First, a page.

Monday, May 15, 2017

"Little Wars" by Prime Productions at Mixed Blood Theatre

British mystery writer Agatha Christie. American playwright Lillian Hellman. Activist Muriel Gardiner. American author Dorothy Parker. It's debatable whether or not these four accomplished women met in the home of the equally accomplished women Gertrude Stein and Alice B. Toklas in the French Alps in 1940, but it sure makes for a fascinating play. One with these many roles for women in their prime. A perfect choice, then, for the debut of the new theater company Prime Productions whose mission is "to explore, illuminate, and support women over 50 and their stories through the creative voice of performance." As a woman who's approaching that age (at a seemingly greater speed with each passing year), it's a mission I whole-heartedly support. And the Twin Cities is the perfect location for such a company, as we are lucky enough to have many female theater artists in their prime. Little Wars, a play about fascinating real-life historical women*, is an exiting debut for this company. I look forward to seeing what else the amazingly talented women in their prime in the #TCTheater community can do, when given the opportunities they deserve but are often denied by our ageist and sexist society.

The play takes place on one evening in the home of Gertrude and Alice, which served as a literary and artistic salon for American ex-pats and European artists (see also Gertrude Stein and a Companion). Alice reminds a grumpy Gertrude that she invited Agatha Christie over for dinner (and by dinner she means alcohol), and drops the unpleasant news that Agatha is bringing two American authors, Dorothy Parker and Lillian Hellman, who is a great frenemy of Gert's. But before they arrive, a woman who calls herself Mary arrives and asks for the agreed upon donation to smuggle Jews out of Germany, 150 Franks per person. Mary decides to stay and meet the writers, in the hope that one of them will write about the atrocities that are just beginning to come to light because, "we waste so much time being silent." After several drinks, served by the maid Bernadette, who has her own story to tell, the conversation turns heated as the women debate politics and art, among other topics.

The play is really well constructed by playwright Steven Cal McCasland and well directed by company co-founder Shelli Place. There's never a dull moment as the conversation shifts and turns among the seven women, each of whom is a complex and fully formed character. This may be a historical play, but its themes are eerily relevant (as are most things post-January 20). Standing up for what's right no matter the consequences, helping those who are in danger, helping one or three or a hundred people even knowing you can't help everyone, joining together and supporting each other to make a difference, however small. These things all ring as true in the current environment as they did 77 years ago.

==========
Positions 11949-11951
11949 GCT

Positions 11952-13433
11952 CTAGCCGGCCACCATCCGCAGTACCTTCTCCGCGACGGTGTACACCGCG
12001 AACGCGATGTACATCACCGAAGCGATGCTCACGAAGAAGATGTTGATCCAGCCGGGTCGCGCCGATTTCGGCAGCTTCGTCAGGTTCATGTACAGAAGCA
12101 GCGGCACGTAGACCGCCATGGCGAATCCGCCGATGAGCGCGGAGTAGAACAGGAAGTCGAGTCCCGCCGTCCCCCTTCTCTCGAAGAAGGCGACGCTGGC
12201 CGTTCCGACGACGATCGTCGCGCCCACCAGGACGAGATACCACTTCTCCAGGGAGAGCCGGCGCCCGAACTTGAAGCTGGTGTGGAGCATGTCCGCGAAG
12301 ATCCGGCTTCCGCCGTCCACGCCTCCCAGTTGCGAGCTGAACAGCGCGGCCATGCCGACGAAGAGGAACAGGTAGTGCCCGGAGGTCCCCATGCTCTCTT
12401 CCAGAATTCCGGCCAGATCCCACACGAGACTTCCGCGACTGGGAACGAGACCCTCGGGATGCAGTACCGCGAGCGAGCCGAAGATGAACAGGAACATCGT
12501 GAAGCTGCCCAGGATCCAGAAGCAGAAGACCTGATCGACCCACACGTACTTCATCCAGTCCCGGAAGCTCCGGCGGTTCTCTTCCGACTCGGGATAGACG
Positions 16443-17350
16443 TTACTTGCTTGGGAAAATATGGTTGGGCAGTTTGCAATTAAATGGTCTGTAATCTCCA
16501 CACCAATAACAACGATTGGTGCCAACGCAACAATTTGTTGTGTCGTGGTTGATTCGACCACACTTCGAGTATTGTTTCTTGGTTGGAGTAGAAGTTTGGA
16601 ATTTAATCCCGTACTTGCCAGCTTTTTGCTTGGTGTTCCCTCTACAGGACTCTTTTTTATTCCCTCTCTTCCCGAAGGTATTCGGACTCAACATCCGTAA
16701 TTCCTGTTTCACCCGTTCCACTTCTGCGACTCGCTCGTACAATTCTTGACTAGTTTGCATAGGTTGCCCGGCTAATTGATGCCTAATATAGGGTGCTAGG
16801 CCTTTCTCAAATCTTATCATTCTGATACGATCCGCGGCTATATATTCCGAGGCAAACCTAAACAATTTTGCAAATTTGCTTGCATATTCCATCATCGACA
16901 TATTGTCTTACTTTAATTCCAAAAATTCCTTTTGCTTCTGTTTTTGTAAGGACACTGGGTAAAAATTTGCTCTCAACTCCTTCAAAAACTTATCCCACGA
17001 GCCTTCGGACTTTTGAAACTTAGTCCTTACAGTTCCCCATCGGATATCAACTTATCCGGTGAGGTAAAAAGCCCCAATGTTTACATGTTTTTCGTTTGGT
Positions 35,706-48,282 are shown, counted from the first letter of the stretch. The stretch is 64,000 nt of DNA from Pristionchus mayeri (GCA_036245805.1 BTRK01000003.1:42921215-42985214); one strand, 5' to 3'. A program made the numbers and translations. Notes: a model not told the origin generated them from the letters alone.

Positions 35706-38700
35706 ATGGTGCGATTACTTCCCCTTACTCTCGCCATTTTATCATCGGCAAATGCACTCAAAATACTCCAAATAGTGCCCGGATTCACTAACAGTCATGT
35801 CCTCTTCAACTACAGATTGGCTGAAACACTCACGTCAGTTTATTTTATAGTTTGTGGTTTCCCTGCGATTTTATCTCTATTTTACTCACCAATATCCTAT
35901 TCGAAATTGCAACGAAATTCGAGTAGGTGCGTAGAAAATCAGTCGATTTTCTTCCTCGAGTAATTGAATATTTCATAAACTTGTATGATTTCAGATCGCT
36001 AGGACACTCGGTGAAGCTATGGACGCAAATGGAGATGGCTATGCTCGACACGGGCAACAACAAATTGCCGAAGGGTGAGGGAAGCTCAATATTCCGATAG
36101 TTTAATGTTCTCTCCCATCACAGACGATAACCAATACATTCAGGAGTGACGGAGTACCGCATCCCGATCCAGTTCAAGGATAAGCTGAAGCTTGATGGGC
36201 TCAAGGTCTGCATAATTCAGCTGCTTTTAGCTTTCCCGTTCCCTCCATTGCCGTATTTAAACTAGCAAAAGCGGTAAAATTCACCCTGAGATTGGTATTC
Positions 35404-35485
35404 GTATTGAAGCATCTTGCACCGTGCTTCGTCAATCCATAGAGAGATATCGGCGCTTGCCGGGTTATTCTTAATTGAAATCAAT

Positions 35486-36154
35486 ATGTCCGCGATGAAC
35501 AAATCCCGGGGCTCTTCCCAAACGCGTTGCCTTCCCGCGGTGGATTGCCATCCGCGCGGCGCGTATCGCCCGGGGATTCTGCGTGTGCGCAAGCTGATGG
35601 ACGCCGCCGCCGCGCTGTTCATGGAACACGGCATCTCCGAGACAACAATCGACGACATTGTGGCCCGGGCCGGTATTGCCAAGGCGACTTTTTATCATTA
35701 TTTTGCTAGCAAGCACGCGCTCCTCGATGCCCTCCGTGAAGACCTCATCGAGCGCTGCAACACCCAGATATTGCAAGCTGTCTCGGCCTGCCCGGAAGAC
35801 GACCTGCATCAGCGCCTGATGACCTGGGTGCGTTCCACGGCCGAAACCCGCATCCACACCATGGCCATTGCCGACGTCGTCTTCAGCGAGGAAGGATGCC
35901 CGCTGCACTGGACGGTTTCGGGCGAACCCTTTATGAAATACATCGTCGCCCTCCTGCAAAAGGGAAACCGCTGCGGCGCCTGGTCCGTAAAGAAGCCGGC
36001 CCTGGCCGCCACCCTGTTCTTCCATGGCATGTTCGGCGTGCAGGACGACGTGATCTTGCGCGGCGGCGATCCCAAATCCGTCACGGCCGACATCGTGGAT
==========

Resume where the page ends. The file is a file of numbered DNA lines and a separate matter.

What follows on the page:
Lillian, Alice, and Gertrude enjoy a few drinks
(Vanessa Gamble, Sue Scott, Candace Barrett Birk,
photo by Joseph Giannetti)
It's such a thrill to watch a story told only by female actors, and grown-ups, and really talented grown-up women at that! Major props to Candace Barrett Birk who, on the first night I attended the show, had to stop mid-performance due to illness. But despite whatever issues she was fighting that day, she never lost the character for a second. The performance that night was cancelled, but she was back in the show just two days later and when I returned to the show for a second time she was in fine form, and just everything you'd expect Gertrude Stein to be. She and Sue Scott (APHC's loss is TC Theater's gain) as Alice B. Toklas have a warm and wonderful chemistry. Vanessa Gamble is kinda my favorite as take-no-prisoners make-no-apologies Lillian Hellman, challenging Gertrude at every turn. Also great are company co-founder Alison Edwards as the haughty Brit Agatha Christie who eventually warms to the task at hand; Elizabeth Desotelle as Dorothy Parker, hiding her pain behind alcohol; Laura B. Adams as the confident American smuggler Mary/Muriel; and the youngster of the group, Miriam Schwartz, bringing much pathos to the role of Bernadette.

Set designer Meagan Kedrowski has created a busy and colorful playground for these women. The half-open walls of the apartment are covered with eclectic paintings, books are piled in every corner, and pages adorn the baseboards and floors. Andrea M. Gross' incredibly detailed period costumes, complete with adorable vintage purses and hats, are just smashing.

Little Wars plays for one more weekend only at Mixed Blood Theatre. Go support the work of female artists in their prime telling a story of historical female artists in their prime, in what is also an engaging and entertaining evening of theater.


*Read my colleague Kit Bix's review on Talkin' Broadway Minneapolis to find out more about the historical accuracy, or lack thereof, of the characterization of these women.

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